What is a perceptual phenomenon that demonstrates an interaction between hearing and vision in speech perception. The illusion occurs when the auditory component of one sound is paired with the visual component of another sound, leading to the perception of a third sound.

McGurk effect

80

A reference to articulatory/phonetic gestures resolves perceptual challenges, i.e. the motor system is involved in speech perception. This is indicative of the

motor theory of speech perception

81

These are active when performing a motor action as well as when just observing another individual performing that action

mirror neurons

82

In humans, these are located in Broca's area

mirror neuronsn

83

Fadiga et al., used _ and found activation of speech muscles during speech perception tasks

TMS

84

Pulvermuller et al., 2006, mirror neurons overlap between cortical areas during speech production and during _ _ to speech (i.e., Broca's area active during speech perception tasks)

passive listening

85

What requires:
speech perception
phonological encoding (or segmenting the acoustic signal into speech units that can be stored in memory)
phonological assembly (or formulating a motor plan that assembles the relevant speech units)
and articulation?

non word repetitions

86

What is segmenting the acoustic signal into speech units that can be stored in memory?

phonological encoding

87

What is formjulating a motor plan that assembles the relevant speech units?

phonological assembly

88

REal words and nonwords differ as no _ plan is possible in the lexicon for nonwords

articulatory

89

Coady and Evans listed reasons that repetition is better for what under certain conditions?

non words

90

Repetition is better for non-words with _ consonants

singleton

91

Repetition is better for non-words with _ word-likeness ratings

higher

92

Repetition is better for non-words with embedded _ _

real words

93

Repetition is better for non-words with _ frequency phonotactic patterns

higher

94

Are the variables in non words repetitions related?

yes!

95

Performance on non word tasks shows typical children have repetition accuracy that is correlated with receptive vocabulary but not _ vocabulary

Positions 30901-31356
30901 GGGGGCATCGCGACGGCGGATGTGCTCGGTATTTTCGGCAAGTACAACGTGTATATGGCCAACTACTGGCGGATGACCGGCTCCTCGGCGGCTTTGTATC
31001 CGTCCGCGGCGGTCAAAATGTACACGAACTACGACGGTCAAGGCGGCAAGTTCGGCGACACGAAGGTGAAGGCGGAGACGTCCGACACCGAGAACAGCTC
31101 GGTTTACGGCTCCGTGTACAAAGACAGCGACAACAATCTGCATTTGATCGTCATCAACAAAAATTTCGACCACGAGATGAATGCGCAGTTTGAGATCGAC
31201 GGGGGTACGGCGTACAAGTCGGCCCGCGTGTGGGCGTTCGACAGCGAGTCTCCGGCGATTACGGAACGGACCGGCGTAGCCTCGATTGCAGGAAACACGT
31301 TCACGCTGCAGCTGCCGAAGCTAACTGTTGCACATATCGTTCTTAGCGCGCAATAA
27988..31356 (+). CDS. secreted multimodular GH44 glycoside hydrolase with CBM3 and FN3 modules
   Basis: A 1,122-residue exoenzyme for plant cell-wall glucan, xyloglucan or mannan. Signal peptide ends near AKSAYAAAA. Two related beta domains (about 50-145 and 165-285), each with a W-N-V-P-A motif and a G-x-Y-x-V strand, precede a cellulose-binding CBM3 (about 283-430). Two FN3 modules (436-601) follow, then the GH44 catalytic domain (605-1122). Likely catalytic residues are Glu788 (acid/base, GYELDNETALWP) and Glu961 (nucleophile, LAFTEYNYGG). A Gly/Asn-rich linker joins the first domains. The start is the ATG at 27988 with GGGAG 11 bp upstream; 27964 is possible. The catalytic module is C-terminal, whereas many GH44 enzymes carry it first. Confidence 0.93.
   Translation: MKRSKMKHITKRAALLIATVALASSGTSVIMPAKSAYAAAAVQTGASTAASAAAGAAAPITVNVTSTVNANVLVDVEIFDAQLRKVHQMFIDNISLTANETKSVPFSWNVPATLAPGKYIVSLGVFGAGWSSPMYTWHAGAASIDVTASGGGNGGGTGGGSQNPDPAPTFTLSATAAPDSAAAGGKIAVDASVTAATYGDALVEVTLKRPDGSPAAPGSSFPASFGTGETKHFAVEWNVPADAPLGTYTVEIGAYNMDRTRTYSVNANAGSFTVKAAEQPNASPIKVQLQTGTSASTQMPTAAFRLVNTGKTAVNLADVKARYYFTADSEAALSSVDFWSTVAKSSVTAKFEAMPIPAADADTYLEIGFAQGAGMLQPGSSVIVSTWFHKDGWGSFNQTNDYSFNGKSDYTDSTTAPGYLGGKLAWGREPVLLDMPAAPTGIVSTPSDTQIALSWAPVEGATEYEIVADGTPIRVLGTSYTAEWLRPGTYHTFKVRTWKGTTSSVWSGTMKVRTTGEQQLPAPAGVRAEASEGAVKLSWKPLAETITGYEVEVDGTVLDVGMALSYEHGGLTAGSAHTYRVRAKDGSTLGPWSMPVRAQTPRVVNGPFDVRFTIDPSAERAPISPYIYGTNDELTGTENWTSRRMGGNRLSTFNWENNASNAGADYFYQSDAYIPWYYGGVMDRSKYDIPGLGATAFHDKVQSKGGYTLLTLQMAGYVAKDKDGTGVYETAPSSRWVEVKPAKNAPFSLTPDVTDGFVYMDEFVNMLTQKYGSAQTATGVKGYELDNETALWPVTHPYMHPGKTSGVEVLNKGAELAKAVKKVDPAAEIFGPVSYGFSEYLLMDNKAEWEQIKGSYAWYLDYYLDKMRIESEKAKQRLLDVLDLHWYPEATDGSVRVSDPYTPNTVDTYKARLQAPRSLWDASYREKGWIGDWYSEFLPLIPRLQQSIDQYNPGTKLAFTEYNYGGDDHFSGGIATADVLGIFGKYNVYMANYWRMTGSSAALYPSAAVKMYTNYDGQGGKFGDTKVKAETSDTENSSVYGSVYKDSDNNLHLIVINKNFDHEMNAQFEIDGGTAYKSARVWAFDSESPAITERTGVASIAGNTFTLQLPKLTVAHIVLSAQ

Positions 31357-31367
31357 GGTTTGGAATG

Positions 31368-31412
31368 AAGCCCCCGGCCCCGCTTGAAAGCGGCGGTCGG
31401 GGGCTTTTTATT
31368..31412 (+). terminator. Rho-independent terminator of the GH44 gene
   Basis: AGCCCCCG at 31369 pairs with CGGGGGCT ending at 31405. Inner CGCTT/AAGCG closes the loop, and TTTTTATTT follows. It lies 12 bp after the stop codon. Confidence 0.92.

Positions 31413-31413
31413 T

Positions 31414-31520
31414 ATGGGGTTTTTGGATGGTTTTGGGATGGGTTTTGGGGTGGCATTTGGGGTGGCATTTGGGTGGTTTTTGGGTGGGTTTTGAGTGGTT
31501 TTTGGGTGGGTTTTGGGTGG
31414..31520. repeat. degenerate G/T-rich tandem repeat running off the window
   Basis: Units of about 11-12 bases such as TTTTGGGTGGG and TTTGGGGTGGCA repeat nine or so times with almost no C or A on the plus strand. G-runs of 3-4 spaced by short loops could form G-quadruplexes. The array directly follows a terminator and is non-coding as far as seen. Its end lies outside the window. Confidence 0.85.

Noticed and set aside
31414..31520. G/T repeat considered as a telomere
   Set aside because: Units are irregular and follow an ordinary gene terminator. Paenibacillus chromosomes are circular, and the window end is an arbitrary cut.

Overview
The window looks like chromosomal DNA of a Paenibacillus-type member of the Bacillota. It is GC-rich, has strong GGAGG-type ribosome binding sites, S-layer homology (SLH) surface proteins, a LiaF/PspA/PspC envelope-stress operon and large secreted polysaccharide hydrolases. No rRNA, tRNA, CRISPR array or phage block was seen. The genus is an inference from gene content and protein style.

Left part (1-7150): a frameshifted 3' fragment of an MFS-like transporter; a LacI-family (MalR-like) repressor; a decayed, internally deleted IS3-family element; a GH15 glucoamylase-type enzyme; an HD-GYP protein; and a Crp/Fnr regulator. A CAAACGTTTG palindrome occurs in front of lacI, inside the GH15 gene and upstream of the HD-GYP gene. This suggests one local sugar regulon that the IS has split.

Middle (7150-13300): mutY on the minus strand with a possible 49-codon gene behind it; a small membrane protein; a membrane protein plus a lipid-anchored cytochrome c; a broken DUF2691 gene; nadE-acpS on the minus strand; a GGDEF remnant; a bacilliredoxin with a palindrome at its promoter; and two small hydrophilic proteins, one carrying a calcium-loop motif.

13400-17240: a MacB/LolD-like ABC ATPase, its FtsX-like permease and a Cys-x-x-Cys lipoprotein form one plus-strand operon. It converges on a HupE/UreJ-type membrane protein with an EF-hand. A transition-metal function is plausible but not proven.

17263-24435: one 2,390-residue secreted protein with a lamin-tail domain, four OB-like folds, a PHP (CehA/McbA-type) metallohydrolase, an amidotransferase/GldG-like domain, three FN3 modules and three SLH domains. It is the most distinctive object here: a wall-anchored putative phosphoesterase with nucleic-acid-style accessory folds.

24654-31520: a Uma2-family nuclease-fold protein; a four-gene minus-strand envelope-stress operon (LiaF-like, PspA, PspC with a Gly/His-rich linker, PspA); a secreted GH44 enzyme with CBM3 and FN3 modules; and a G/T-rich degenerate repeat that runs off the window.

expressive

96

Performance on non word tasks shows typical children have accuracy correlated with _ memory and digit memory span

phonological

97

Performance on non word tasks shows typical children have accuracy related to _ of L1 (similarity to words of one's native language)

phonotactics

98

Performance on non word tasks shows children with SLI have poorer _ repetition skills

non word

99

Performance on non word tasks shows children with SLI have similar performance for _ or _ syllable words

1 or 2 (easier)

100

Performance on non word tasks shows children with SLI have accuracy related to

specific variables that make non words easier to repeat

101

Performance on non word tasks shows children with SLI that increasing _ (phonotactics, syllable complexity and length) impacts them more

complexity

102

According to Kuhl, babies can discriminate sounds of all languages until _ months of age

8 to 9

103

Universal language sound discrimination can be prolonged in children exposed to

more than 1 language

104

Children with SLI typically have a longer universal speech sound time because they

do not discriminate sounds of their own language as quickly or proficiently

105

Children with SLI typically have a longer universal speech sound time because their brain lateralization to _ hemisphere is delayed or incomplete

left

106

For bilingual children, the left hemisphere differentiates first for L_ and then L_

L1 then L2

107

Adults can be trained to hear differences in L_

L2

108

Sometimes individuals hear the difference in sounds but cannot _ them

produce them
e.g., it's not pish, it's pish!

109

What type of individuals may hear a speech sound difference but may not be able to replicate it?

SLI children

110

L_ learners try to reproduce a form, but struggle with it

L2

111

What does this describe?
acquired aphasia and epilepsy
NT until 2 or 3, after epilepsy and regression in communication,
can progress to total central deafness
epielpy usually subscribes
language deficit remains in auditory/verbal channel
can learn language through sign and/or written language

Landau Kleffner Syndrome

112

For children with Landau-Kleffner Syndrome, typicaly development occurs until age 2 or 3 followed by onset of _ and regression in communication skills

epilepsy

113